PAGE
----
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Marco Op-Ed: America Leading The Way [National Review Online]

Posted 11/23/2013

National Review Online
By: Marco Rubio
November 22, 2013

As our nation debates the future of America’s role in the world, we should ask ourselves: Which principles do we want guiding this debate? After all, foreign policy cannot be simply about tactics. It must also be strategic, with a clear set of principles that guide us in applying our influence.

I believe we should look to those principles that our nation is uniquely capable of promoting — principles that have made our nation the greatest force for good the world has ever seen. These are the principles of liberty, human rights, and the enduring pursuit of peace for all mankind.

These ideals are reflected in our young nation’s legacy to date, including a crumbled wall in Berlin; millions of Afghan children — including many girls — who are now able to attend school for the first time; and vibrant democratic allies and trading partners such as Germany, Japan, and South Korea.

Unfortunately, our legacy is changing. The current administration has failed to show the leadership abroad that so many countries have come to depend on — and upon which our own security and prosperity depend. Instead of having a principled foreign policy, these days America often appears to lack a clear vision for our role in the world.

We must correct our course, guided by clear strategic principles that reflect the realities of the world we live in today.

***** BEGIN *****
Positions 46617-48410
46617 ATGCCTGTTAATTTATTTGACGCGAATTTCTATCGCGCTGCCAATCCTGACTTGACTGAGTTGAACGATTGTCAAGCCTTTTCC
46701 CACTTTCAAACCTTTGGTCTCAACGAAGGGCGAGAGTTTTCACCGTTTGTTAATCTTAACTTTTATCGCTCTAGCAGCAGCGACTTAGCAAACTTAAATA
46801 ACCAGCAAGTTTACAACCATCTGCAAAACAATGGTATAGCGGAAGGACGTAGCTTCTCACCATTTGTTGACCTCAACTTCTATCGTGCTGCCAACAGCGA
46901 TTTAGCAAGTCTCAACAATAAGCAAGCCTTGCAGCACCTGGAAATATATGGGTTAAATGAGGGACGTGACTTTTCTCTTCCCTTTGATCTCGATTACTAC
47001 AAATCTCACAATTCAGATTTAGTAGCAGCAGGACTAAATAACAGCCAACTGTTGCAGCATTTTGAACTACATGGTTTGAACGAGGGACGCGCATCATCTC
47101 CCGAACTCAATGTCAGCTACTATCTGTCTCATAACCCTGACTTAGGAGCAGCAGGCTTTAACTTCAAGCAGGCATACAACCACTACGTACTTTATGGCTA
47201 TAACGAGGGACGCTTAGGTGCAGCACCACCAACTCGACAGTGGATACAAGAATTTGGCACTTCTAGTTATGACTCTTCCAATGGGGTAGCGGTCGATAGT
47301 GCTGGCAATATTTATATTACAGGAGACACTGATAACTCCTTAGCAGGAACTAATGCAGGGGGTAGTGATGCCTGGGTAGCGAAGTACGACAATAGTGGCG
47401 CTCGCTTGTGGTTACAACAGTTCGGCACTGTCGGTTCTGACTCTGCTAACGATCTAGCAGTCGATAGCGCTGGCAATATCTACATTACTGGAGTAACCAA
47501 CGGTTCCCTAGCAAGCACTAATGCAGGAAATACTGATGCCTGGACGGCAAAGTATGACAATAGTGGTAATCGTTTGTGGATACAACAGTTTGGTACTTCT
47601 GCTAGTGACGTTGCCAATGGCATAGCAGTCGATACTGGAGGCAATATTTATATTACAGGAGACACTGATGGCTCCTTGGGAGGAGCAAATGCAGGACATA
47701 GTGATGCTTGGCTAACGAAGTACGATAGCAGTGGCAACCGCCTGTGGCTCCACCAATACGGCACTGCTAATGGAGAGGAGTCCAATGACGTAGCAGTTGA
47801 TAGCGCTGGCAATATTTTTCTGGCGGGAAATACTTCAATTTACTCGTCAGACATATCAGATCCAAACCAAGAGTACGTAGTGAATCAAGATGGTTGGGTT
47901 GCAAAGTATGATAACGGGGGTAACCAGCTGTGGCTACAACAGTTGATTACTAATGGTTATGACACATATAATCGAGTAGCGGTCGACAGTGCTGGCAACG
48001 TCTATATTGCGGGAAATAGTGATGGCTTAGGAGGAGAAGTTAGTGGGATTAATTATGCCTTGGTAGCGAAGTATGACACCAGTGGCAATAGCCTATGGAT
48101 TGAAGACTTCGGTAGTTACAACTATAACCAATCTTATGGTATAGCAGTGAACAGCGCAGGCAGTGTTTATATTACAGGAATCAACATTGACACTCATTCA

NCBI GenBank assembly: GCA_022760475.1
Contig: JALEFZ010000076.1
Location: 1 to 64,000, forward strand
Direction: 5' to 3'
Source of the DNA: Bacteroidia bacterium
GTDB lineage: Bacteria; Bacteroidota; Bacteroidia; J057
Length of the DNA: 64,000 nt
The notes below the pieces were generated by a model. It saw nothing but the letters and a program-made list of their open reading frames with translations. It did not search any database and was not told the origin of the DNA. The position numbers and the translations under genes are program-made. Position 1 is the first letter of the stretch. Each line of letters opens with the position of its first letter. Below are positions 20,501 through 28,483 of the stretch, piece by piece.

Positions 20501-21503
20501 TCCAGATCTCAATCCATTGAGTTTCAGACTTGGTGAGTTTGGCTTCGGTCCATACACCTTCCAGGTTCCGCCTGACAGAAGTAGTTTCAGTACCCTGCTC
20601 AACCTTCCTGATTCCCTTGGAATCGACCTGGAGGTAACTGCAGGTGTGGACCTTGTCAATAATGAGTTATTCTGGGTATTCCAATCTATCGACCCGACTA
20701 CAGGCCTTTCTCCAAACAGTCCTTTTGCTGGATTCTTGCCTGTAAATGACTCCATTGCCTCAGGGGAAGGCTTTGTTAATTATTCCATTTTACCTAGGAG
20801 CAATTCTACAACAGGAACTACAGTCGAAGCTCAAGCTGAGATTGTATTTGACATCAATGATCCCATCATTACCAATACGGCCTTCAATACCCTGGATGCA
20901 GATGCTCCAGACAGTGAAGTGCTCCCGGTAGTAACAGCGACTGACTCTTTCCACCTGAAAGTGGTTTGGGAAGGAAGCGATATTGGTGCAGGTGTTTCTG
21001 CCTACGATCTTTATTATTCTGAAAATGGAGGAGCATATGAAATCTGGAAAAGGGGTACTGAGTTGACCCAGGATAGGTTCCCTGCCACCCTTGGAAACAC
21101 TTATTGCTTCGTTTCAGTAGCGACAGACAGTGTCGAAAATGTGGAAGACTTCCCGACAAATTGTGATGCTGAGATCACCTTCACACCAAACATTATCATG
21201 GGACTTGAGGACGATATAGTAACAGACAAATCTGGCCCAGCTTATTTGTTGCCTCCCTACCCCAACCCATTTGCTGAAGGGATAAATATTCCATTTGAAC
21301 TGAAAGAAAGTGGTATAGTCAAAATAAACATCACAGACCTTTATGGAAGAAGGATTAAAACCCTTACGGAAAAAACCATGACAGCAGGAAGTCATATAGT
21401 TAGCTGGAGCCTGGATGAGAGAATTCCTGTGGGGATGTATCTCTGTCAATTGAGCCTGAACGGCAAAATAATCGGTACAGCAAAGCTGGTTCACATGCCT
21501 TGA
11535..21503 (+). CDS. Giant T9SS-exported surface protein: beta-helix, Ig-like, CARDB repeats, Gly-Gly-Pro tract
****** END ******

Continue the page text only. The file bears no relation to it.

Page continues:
As for the tools we use, we have many at our disposal. In most cases, the decisive use of diplomacy, foreign assistance, and economic power is the most effective way to further our interests and stop problems before they spiral into crises.

Our uses of these methods should vastly outnumber our uses of force. But force used with clear, achievable objectives must always remain a part of our foreign-policy toolbox. While we always prefer peace over conflict, sometimes our enemies choose differently.

And as we deal with the many challenges facing our nation and our world, we must never lose sight of our highest priority: the safety of the American people. To this end, there is no more important use of our influence and power than to prevent rogue regimes and terrorist groups from acquiring weapons of mass destruction.

That is why, in the current nuclear negotiations with Iran, we must maintain an unwavering position of strength and always remember that Iran’s goal at the negotiating table has never been to maintain peace, but rather to win relief from sanctions without making irreversible concessions.

However, our foreign policy should not be limited solely to standing up to our enemies; it must also include standing side by side with our friends. Look no further than Latin America to see examples of the benefits of rewarding our friends. America’s support for our democratic allies in Colombia and Mexico has given us two examples of how patience and principles pay off.

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